Along-standing joke in the industry says the project manager evolved as the solution to the mounds of paperwork a superintendent encounters. Today the number of contractors that do not have some semblance of a project management corps is minimal. In fact, project managers drive the operations within many firms, exchanging their image of old as the replaceable paper pusher.
Construction management and engineering programs throughout the universities of the world have developed curricula to educate and train future project leaders on everything from change order management to scheduling. However, what does the future of project management hold? Will the skills of today’s project manager be satisfactory as the complement to the field manager? Will a new model of project management be required for firms to adopt as new business models in construction arise?
Project managers became the custodians of the “business side” of the construction project, enabling the superintendents or foremen to build. What began as an office transition for many blue-collar supervisors shifted to universities as the fertile ground for growing future managers. Today many trade contractors still use “star field leaders” as a cadre of project managers. The advent of the digital age and the computer talents of many younger managers aided the evolution. For years, engineering and building construction programs equipped managers with a standard “toolbox” of basic knowledge to enter the world of construction. However, the largest criticism of this management group was its apparent lack of real-world construction knowledge. While highly unscientific in its description, many project managers could navigate the most high-tech software with reckless abandon, but could scarcely find their way around the formwork of a multistory building. The more sophisticated firms dedicated time and resources to bring the field to these engineers and managers, through on-site mentoring by more senior field managers. Other firms lacked the depth and sensibilities to grow their managers effectively.
During construction booms, it was all contractors could do to keep their projects adequately staffed. More often than not, projects were being led by greenhorns with little or no experience, learning through on-the-job training. This often led to poor office/field relations, weak client management, inadequate change order management and, on many occasions, margin erosion. If it were not for strong field supervision, many firms would have experienced more catastrophic failures.
What did the industry learn from this phenomenon? A project may be able to overcome a weak project manager, but it requires strong field leadership to be successful. If nothing else, it demonstrated the value of strong, front-line leadership. However, in an industry of aging field workers and an already apparent shortage of qualified assets, will there be a population of field managers capable and willing to lead projects in the future?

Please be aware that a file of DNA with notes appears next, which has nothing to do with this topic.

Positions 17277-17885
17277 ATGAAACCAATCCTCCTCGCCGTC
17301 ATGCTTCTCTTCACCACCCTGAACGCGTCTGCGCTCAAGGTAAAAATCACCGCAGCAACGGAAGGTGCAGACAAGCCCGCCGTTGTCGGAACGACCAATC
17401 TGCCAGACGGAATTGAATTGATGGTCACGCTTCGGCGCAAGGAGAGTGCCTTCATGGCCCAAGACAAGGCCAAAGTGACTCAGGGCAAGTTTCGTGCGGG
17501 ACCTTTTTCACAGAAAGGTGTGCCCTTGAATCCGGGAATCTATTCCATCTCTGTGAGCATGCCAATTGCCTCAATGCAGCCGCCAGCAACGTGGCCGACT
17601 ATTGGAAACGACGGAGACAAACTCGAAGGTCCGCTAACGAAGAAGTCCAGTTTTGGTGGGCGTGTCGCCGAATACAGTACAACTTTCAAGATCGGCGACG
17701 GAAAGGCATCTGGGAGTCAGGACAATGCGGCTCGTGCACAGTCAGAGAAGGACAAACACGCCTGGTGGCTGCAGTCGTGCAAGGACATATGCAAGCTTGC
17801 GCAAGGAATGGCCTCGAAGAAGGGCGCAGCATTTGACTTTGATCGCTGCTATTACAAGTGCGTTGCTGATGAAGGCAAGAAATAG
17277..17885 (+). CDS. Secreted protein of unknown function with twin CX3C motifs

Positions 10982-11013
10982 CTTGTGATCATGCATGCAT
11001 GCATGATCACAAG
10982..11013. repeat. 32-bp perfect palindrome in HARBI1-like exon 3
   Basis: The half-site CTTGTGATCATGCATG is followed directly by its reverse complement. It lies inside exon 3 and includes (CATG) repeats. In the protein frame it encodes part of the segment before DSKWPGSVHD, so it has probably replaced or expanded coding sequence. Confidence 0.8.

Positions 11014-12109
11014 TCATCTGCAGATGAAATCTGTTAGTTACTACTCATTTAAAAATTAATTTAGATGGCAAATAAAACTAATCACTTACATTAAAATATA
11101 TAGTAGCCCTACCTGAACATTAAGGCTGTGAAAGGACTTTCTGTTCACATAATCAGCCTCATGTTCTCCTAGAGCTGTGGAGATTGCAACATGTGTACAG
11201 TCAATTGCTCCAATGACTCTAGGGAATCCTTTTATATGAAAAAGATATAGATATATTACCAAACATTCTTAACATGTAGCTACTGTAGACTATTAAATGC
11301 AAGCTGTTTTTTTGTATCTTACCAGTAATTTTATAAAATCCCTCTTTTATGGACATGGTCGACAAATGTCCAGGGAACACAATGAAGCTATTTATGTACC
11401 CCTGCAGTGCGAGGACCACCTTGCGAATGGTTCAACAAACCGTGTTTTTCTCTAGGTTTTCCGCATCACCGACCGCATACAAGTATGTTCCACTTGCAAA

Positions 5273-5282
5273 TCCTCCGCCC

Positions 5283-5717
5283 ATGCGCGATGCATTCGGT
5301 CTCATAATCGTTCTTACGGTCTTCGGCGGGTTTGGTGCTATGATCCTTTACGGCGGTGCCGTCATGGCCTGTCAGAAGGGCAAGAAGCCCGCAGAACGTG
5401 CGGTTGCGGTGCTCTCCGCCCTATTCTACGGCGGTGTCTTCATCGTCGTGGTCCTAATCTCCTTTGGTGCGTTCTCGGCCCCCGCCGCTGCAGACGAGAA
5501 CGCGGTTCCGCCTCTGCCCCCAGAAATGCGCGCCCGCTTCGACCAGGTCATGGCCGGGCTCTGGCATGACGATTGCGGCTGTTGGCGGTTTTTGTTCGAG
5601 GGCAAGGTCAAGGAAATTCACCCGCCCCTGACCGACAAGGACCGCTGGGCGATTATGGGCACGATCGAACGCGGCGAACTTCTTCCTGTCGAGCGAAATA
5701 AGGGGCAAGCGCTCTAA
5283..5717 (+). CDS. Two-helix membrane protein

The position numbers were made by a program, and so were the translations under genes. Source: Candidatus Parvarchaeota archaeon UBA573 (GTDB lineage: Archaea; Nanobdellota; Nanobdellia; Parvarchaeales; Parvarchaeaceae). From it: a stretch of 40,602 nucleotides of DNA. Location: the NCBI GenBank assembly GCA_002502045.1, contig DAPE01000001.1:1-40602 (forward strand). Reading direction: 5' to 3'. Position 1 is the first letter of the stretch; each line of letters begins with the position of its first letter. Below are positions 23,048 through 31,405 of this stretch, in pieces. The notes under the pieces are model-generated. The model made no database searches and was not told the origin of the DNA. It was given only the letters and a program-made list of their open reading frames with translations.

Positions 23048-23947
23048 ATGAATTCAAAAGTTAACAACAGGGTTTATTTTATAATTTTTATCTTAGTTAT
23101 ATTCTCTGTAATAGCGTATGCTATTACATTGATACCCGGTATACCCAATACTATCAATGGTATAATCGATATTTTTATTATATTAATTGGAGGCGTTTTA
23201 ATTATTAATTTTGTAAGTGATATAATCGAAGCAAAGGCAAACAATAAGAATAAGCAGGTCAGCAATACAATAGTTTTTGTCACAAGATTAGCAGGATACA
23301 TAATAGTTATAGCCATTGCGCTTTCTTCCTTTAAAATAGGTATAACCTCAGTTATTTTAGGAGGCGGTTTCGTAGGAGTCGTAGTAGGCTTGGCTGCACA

Schools and colleges have begun to stress the importance of balance in their curriculum. Practical training and genuine field experience have bolstered traditional technical subjects, such as scheduling and general construction material knowledge. While many of the core technical skills did not change in their fundamental approach, many managers learned more in the key areas of business management and hands-on constructability. Exhibit 1 illustrates the evolution that many students experienced in their educational experience. Ultimately, educators have determined that the balance most often comes in the form of project/firm management, hard/soft skill education and technical/business fundamentals. For instance, understanding a job cost report is equally as important as understanding the income statement. Simply knowing the strength of a wide-flanged steel beam was not enough — managers were expected to understand the safest erection process and how it influenced other trades. Furthermore, emphasis on the human element — managing people as well as the customer — has grown significantly. Personality-profiling systems became as important as strong résumés and reference checks. Employers have come to realize that the personal interactions their managers have with peers, subordinates, trade partners and external customers are one of their most important responsibilities.
Long after the lessons of the classroom, the firm also evolved in its approach to using the project manager. Best-of-class firms used the manager as the customer-focused arm of the business. The greatest project managers were those who best could engage customers, trade contractors, suppliers and tradespeople. The strongest managers were graded less on their technical acumen and more on their prowess with people. In a field predicated on its hard skills, it appeared that the best managers were those who understood the soft skills of psychology and sociology. In fact, industry leaders define the best project managers by their ability to communicate, plan and think like businesspeople, simultaneously, through: